We all have a journey to make through this world – given the good fortune and the perseverance to stay alive – and at some point in this journey, sometimes sooner, sometimes later, we may find that living the unexamined life is not working out for us. In order to progress in a manner that we at least find acceptable, we need to know who we really are.
For Arthur Loveday, this point arrived on September 31st 2010 in the North London offices of Carruthers Sloan estate agents where he had worked, with moderate success, for the previous ten years. Lately, however, there had been a hiatus in the business of property dealing – a state of affairs that was generally attributed to the current government and the prevailing banking system. But Carruthers Sloan felt the need to attribute it more specifically than that, and so they laid it at the door of two or three of their more moderate employees. Three days after his thirtieth birthday, Arthur Loveday was ‘let go’.
For a small orphan kitten, the unexamined life came to an end slightly later than this (ten days) and somewhat farther down the high street (seven doors) in the window of Happy Paws pet shop, where it found itself miaowing desperately through the plate glass with absolutely no idea of how it had got there or what its purpose in this bewildering world was supposed to be.
So the truth is that, far from one being a redundant estate agent and the other being just a kitten, the pair of them had a lot in common from the very start.
But, whilst the owner of Happy Paws would not even hear the kitten’s cries, Carruthers Sloan were not entirely deaf to the lamentations of those they had just jettisoned into the job market and so, in accordance with the latest in ‘caring business’ models, they provided, for each one, a full forty minutes of emotional compensation from a very experienced and succinct counsellor.
This counsellor was distinguished by a doctorate in psychology which had been largely acquired by putting unsuspecting volunteers into bogus situations, observing their reactions and statistically analysing the resulting behaviour. With complex experiments such as these, he had proved that men like beautiful women, that women like brave men and that the unconscious mind, given quiet unencumbered space in which to operate, will produce more successful and creative solutions than the conscious mind. He was thus in a perfect position to show wretched people, who have been flung by circumstance from the frying pan into the fire, how to get out of it. And in just forty minutes.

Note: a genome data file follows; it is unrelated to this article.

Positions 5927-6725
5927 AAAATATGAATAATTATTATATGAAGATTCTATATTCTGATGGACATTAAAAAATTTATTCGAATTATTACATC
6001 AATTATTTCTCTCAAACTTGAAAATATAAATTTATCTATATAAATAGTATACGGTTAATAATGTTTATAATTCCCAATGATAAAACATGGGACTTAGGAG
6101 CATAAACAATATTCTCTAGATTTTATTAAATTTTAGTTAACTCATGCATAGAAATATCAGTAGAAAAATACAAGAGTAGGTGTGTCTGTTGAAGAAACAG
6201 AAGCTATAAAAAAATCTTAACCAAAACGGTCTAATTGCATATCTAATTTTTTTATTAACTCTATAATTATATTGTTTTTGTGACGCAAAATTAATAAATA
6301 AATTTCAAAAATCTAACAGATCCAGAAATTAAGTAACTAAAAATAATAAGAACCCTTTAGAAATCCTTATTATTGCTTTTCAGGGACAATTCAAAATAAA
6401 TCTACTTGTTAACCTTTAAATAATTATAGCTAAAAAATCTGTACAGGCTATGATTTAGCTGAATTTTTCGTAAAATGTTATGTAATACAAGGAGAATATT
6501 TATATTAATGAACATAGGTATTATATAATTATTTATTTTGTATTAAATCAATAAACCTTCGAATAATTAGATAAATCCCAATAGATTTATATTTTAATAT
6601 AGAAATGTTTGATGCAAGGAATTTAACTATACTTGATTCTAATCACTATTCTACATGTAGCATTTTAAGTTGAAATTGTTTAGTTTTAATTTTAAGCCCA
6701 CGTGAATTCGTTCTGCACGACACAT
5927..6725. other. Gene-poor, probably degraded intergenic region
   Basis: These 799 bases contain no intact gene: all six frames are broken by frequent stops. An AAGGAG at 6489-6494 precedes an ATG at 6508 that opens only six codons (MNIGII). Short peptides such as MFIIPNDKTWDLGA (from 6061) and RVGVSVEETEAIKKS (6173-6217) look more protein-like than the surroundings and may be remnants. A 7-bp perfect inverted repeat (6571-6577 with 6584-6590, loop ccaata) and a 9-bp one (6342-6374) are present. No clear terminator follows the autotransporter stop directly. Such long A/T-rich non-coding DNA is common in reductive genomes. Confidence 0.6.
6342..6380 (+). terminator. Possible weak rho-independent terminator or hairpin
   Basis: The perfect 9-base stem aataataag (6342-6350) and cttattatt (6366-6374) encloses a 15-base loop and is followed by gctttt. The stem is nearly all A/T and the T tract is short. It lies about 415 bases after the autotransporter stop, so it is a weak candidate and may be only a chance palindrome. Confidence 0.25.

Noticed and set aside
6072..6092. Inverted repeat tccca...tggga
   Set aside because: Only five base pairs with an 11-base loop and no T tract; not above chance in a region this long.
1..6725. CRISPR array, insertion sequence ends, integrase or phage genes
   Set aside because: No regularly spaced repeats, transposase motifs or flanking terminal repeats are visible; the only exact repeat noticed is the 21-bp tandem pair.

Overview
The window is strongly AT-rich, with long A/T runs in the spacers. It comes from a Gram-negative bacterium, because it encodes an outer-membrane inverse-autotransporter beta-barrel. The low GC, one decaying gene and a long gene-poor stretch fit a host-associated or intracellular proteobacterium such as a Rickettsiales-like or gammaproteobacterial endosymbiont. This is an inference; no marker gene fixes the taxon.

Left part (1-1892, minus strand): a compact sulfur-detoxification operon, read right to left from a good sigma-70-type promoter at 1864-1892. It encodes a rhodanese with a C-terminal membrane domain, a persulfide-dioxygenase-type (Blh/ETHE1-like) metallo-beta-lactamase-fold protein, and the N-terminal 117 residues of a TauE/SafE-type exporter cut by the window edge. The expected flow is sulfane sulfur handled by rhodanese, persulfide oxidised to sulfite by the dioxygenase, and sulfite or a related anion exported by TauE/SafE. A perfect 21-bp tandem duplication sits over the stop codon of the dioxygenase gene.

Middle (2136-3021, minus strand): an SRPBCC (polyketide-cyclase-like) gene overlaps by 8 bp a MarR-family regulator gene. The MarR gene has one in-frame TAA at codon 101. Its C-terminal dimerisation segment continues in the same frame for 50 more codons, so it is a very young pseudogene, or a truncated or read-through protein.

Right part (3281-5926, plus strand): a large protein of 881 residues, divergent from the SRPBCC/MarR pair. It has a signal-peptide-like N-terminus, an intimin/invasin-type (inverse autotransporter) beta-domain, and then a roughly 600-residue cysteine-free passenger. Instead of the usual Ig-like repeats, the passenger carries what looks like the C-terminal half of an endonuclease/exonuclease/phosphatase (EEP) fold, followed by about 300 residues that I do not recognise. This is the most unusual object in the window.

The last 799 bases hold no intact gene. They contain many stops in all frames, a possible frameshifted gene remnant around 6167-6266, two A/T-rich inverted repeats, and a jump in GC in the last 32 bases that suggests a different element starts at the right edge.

It was, of necessity, counsel without coffee. Counsel, in fact, without anything you’d hope for – such as sympathy, reassurance and a contact list for alternative employment.
There was, however, an inkblot test. Shown pieces of card with decorative splodges in the middle, Arthur Loveday saw ducks, a buffalo, an upside down lobster and two people kissing. This had dire consequences. It went on to reveal not so much what he was, as what he wasn’t. And he wasn’t, apparently, a great many things – exigent, resolute, aspiring, centred, high octane or focused. He was, in fact, seemingly devoid of what you could call drive. But then, a few years of trying to shift ‘desirable bijou residences’ against an adverse economic tide could knock the wind out of any but the most terrier-like of salesmen. And ‘terrier-like’ was another of those things that Arthur Loveday patently wasn’t. Nor was he a smooth talker, a nod-and a-wink man or a spinner of yarns, so unfortunately …
“From these results, Mr. Loveday,” said the counsellor slowly – using ‘Mister’ was a piece of distancing terminology that made it easier for him to tell people of brief acquaintance things they didn’t want to hear – “From these results,” he repeated, “I would deduce that you are not cut out for selling things. Or acquiring things. Or sniffing out deals which are intended to sell things. Or acquire things. Or bringing such hypothetical deals, were they to materialise for you out of the goodness of their hearts, to a successful conclusion. In fact,” he sat back in his chair and surveyed the heavily corniced ceiling and wide six-panelled door with its elegant brass furniture (and this just a branch office of Carruthers Sloan) “I would say that this is not your world at all. Nor anything like it .”
Arthur could think of no adequate response to this regrettable chronicle of his insufficiencies. Concluding his consultation with the décor, the counsellor shuffled through his notes. “This test, Mr. Loveday, was a psychological projection test which I went on to use in a broadly Socratic manner.”
Arthur had no idea what he meant .
“In a psychological projection test, Mr. Loveday, you are presented with a field of ignorance into which you endeavour to project your own psychic activity. This gives me a speculative access to the contents of your head. And then we talk about them. Or we try to. Unfortunately,” the counsellor looked up, “there is scant indication in any of this as to where your talents actually lie. I find myself unable to make one solid recommendation pertaining to suitable future employment for you. Whatever your bent is, Mr. Loveday, it has stubbornly refused to declare itself.” He ruminated silently on this for long, disappointed moments.